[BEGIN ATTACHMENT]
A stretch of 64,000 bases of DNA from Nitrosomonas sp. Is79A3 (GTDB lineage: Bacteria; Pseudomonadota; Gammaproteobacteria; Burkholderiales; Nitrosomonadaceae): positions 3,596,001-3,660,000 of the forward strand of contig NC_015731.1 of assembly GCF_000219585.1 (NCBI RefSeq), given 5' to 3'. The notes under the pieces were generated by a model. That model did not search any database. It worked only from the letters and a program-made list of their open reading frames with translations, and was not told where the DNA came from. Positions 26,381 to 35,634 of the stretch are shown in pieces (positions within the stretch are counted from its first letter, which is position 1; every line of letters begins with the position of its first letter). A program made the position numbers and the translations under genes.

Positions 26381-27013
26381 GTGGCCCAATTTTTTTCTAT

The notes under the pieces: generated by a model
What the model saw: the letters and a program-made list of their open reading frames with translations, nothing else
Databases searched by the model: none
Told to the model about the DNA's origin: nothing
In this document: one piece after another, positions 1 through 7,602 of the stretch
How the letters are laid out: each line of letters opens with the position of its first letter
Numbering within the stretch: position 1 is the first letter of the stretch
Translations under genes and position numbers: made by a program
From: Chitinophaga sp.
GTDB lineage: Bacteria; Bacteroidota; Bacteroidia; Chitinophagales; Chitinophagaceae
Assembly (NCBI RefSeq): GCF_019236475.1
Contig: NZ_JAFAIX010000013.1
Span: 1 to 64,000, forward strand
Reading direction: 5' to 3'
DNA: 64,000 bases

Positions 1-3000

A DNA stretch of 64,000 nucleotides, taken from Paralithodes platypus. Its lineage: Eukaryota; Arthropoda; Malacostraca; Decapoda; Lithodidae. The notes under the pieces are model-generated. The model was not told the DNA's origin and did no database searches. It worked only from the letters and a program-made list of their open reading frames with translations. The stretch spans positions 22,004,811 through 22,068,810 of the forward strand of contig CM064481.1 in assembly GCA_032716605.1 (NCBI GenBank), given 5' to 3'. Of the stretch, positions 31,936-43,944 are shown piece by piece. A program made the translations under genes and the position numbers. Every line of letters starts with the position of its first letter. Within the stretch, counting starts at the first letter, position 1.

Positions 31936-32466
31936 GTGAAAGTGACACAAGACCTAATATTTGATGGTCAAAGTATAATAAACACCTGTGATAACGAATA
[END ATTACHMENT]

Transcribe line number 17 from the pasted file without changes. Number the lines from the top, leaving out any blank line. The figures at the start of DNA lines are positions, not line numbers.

Reading direction: 5' to 3'